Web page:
The Golden Notebook

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HarperPerennial, 1994 - Diary fiction - 623 pages
887 Reviews
Lessing's powerful and liberating feminist classic--now available in a beautiful trade paperback edition. Alternating between a conventional novel, involving Anna and her friend Molly, and Anna's journal entries, the notebooks reflect various aspects of Anna's personal and political upheavals.

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Review: The Golden Notebook

User Review  - Goodreads

I think I wrote about this before but the review has once again vanished from good books? Anyway, I had looked forward to a work of literature that I felt connected with me but was massively ... Read full review

Review: The Golden Notebook

User Review  - Katie - Goodreads

As a whole, this book didn't make a lot of sense to me. But 100 pages of it near the beginning tell the story of expats living in Rhodesia during World War 11, and that particular tale has really stuck with me. That little section of the book is definitely worth reading, and can stand alone. Read full review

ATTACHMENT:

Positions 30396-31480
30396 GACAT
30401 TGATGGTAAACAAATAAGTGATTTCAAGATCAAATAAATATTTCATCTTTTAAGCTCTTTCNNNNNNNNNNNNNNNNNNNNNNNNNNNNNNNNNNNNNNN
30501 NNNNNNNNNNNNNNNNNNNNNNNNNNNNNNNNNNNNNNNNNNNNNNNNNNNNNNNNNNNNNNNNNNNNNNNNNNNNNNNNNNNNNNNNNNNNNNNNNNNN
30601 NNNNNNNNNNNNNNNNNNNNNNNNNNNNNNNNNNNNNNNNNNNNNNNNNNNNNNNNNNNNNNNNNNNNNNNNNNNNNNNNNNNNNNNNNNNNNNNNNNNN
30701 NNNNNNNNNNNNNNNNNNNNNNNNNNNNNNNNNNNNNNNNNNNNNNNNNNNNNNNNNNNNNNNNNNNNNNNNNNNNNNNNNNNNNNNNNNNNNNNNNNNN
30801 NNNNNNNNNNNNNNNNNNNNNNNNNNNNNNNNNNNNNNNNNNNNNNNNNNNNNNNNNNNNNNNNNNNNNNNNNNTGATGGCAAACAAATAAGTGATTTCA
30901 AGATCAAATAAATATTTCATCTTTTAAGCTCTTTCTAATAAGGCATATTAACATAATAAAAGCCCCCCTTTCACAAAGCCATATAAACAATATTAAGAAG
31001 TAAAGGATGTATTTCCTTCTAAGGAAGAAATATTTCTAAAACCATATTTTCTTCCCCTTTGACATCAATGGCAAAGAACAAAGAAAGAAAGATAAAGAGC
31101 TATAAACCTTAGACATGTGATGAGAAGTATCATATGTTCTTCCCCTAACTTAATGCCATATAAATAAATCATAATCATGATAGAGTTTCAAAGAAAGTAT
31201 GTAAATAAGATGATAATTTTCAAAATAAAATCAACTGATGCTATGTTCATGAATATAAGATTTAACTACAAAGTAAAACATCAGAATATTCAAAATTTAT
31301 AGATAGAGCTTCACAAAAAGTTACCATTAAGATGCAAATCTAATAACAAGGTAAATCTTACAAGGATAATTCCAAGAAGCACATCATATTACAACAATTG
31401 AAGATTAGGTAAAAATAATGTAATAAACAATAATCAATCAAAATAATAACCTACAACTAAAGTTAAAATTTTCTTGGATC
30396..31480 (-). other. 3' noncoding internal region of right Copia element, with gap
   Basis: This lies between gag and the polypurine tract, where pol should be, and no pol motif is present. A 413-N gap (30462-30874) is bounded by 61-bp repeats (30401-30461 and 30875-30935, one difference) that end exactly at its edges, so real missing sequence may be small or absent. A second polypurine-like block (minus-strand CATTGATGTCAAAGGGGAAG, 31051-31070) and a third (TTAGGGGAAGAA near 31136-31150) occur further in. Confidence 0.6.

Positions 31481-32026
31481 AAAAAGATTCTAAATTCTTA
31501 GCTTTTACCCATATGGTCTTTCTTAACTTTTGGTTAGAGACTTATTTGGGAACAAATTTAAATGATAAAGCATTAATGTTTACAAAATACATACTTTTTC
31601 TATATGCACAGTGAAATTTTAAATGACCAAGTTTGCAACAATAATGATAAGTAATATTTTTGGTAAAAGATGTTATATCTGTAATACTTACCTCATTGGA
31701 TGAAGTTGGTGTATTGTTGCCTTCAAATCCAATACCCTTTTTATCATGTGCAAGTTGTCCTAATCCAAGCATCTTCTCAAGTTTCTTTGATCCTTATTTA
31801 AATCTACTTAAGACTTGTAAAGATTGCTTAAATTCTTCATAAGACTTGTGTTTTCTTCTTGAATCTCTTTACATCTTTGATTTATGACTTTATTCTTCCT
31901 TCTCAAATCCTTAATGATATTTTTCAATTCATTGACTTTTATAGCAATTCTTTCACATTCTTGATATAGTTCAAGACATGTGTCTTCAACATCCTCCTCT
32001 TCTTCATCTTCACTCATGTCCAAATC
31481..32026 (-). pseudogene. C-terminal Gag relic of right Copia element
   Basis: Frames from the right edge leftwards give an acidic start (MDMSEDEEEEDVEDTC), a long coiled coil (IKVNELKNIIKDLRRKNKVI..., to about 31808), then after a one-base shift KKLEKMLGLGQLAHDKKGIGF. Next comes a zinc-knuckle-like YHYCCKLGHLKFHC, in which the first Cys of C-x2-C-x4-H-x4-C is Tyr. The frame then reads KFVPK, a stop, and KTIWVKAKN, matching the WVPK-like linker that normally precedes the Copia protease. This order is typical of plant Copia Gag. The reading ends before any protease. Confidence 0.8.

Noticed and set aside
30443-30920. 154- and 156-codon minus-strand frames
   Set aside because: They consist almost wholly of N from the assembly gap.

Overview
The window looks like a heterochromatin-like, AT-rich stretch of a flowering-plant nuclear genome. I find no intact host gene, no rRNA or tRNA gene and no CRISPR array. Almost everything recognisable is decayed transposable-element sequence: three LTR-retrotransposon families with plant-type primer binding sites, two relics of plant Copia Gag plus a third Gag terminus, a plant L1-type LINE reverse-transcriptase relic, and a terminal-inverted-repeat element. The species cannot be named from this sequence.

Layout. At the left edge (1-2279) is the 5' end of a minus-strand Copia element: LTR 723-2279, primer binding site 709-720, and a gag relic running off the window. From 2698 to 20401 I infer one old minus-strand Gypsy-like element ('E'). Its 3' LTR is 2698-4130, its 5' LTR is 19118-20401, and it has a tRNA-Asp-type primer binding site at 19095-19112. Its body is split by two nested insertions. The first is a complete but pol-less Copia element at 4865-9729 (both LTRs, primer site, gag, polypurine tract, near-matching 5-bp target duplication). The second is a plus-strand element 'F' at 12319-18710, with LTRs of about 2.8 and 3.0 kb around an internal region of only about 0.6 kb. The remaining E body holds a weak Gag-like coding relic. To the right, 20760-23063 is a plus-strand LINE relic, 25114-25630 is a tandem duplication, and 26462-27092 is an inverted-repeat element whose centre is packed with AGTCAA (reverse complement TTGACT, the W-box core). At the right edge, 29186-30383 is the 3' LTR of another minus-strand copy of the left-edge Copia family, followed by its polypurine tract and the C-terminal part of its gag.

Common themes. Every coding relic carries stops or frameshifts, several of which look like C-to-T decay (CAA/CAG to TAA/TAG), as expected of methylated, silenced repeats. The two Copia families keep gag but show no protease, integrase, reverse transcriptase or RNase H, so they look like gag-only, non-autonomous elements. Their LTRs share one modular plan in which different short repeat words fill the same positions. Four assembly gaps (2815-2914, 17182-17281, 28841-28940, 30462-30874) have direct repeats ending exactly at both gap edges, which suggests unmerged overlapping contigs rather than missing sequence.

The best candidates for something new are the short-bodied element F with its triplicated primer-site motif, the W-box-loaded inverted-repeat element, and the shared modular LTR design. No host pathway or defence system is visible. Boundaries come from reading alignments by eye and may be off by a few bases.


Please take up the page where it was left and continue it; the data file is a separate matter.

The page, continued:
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A nna meets her friend Molly in the summer of1957
Two visits some telephone calls and a tragedy

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About the author (1994)

Doris Lessing was born in Kermanshah, Persia (later Iran) on October 22, 1919 and grew up in Rhodesia (the present-day Zimbabwe). During her two marriages, she submitted short fiction and poetry for publication. After moving to London in 1949, she published her first novel, The Grass Is Singing, in 1950. She is best known for her 1954 Somerset Maugham Award-winning experimental novel The Golden Notebook. Her other works include This Was the Old Chief's Country, the Children of Violence series, the Canopus in Argos - Archives series, and Alfred and Emily. She has received numerous awards for her work including the 2001 Prince of Asturias Prize in Literature, the David Cohen British Literature Prize, and the 2007 Nobel Prize for Literature. She died on November 17, 2013 at the age of 94.

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